Neuroprotective effect of neuroserpin in rat primary cortical cultures after oxygen and glucose deprivation and tPA.Neurochem Int. 2011 Feb; 58(3):337-43.NI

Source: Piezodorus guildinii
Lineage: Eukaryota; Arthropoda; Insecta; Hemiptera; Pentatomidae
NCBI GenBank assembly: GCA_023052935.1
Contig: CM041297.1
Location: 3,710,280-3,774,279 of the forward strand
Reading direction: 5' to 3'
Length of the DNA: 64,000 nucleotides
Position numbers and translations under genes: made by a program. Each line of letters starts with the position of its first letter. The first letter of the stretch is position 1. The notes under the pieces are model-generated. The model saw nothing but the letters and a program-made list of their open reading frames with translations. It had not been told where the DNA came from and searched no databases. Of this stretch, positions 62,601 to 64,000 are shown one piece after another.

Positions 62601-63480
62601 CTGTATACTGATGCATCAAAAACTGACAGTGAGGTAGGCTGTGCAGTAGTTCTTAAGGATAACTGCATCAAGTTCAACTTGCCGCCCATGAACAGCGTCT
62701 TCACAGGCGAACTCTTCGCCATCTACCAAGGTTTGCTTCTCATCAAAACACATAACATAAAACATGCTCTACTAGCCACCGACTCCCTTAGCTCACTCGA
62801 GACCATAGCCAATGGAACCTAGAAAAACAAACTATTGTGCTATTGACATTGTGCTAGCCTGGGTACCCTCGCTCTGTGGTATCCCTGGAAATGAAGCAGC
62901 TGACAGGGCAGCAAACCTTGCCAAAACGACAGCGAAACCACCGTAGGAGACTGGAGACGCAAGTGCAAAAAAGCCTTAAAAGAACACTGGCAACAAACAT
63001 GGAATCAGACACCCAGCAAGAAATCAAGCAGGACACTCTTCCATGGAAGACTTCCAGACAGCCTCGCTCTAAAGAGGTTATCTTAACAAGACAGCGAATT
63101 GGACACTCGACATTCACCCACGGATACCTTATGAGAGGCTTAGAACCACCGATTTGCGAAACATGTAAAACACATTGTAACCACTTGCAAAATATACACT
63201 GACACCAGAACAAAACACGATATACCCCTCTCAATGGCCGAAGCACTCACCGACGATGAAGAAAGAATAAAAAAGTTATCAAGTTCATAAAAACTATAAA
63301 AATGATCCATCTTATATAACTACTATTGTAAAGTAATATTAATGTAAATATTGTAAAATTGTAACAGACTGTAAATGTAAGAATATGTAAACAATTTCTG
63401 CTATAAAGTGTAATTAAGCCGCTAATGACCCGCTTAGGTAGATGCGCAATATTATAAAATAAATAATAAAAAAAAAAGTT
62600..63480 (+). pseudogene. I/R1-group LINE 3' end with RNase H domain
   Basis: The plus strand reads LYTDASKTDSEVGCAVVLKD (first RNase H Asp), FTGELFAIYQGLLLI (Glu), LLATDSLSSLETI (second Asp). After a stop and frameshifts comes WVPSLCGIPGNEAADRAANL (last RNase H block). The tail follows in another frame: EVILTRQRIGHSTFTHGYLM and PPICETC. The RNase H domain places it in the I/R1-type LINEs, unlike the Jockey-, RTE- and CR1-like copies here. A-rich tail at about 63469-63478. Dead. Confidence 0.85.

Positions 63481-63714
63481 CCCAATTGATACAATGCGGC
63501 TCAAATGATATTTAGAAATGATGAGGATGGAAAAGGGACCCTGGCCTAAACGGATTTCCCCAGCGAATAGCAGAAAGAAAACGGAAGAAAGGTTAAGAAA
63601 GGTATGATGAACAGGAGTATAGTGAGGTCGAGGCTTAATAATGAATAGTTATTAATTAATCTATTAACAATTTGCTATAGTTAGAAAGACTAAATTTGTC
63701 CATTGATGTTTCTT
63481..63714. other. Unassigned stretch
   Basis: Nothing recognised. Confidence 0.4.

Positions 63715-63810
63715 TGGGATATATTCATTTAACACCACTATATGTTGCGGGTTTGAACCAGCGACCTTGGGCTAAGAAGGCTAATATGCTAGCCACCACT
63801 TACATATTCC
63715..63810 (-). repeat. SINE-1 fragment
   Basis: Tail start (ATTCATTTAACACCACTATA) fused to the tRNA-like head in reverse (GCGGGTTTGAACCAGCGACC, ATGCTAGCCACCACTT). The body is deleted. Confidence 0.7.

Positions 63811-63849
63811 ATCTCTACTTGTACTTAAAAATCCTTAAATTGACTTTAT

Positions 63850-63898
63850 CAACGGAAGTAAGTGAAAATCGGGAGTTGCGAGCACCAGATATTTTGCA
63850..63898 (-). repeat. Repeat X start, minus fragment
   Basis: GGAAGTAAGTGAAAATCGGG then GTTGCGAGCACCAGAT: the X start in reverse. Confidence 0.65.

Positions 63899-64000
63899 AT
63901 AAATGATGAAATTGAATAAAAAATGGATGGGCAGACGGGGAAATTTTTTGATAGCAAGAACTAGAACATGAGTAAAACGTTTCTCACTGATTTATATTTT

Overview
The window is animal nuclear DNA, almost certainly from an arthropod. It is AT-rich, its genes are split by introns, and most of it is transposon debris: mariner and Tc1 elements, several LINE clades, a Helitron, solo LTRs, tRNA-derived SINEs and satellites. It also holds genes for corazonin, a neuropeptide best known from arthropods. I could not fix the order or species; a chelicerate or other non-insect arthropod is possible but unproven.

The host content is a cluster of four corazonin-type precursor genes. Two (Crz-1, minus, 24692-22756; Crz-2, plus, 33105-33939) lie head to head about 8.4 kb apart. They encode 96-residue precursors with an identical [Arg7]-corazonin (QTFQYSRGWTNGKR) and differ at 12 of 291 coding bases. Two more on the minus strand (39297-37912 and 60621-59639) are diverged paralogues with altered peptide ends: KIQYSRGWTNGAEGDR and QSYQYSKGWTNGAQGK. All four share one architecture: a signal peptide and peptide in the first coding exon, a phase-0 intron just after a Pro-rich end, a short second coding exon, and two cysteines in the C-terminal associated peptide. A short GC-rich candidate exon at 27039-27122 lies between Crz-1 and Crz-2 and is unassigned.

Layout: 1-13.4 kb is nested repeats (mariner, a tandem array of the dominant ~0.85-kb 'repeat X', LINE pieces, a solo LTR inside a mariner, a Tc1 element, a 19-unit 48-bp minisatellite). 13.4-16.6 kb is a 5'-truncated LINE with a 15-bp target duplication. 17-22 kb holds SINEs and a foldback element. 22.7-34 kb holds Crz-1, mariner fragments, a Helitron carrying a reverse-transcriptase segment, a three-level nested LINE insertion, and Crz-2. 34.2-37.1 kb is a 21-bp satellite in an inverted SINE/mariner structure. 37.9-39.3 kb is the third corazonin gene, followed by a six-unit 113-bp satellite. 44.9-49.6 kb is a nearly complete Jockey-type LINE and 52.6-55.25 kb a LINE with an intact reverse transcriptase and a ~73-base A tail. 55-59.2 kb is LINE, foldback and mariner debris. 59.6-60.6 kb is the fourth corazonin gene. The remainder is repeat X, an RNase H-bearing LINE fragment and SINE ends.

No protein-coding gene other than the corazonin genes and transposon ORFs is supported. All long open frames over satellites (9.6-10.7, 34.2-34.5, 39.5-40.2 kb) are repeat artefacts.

Besides its role as a thrombolytic agent, tissue plasminogen activator (tPA) triggers harmful effects in the brain parenchyma after stroke, such as inflammation, excitotoxicity and basal lamina degradation. Neuroserpin, a natural inhibitor of tPA, has shown neuroprotective effects in animal models of brain infarct. However, the molecular mechanisms of neuroserpin-mediated neuroprotection after brain ischemia remain to be well characterized. Then, our aim was to investigate such mechanisms in primary mixed cortical cell cultures after oxygen and glucose deprivation (OGD). Primary rat mixed cortical cultures containing both astrocytes and neurons were subjected to OGD for 150min and subsequently treated with either tPA (5μg/mL), neuroserpin (0.125, 0.25, 0.5 or 1μM), and tPA together with neuroserpin at the mentioned doses. Twenty-four hours after treatment, LDH release, caspase-3 activity, MCP-1, MIP-2, active MMP-9, GRO/KC and COX-2 were measured. Statistical differences were analyzed using Student's t-test or one-way ANOVA as appropriate. Treatment with tPA after OGD increased LDH release, active MMP-9, MCP-1 and MIP-2 (all p≤0.05), but not caspase-3, GRO/KC or COX-2 compared to control. Treatment with neuroserpin after OGD decreased LDH release and active MMP-9 (all p≤0.05). It had no effect on caspase-3 activity, or on MCP-1, MIP-2, GRO/KC or COX-2 expression compared to control. Administration of tPA together with neuroserpin decreased LDH release, active MMP-9 and MIP-2 (all p≤0.05) and showed no effect on MCP-1, GRO/KC or COX-2 compared to control. Our results suggest that neuroprotective activity of neuroserpin involves attenuation on tPA-mediated mechanisms of inflammation and BBB disruption after brain ischemia.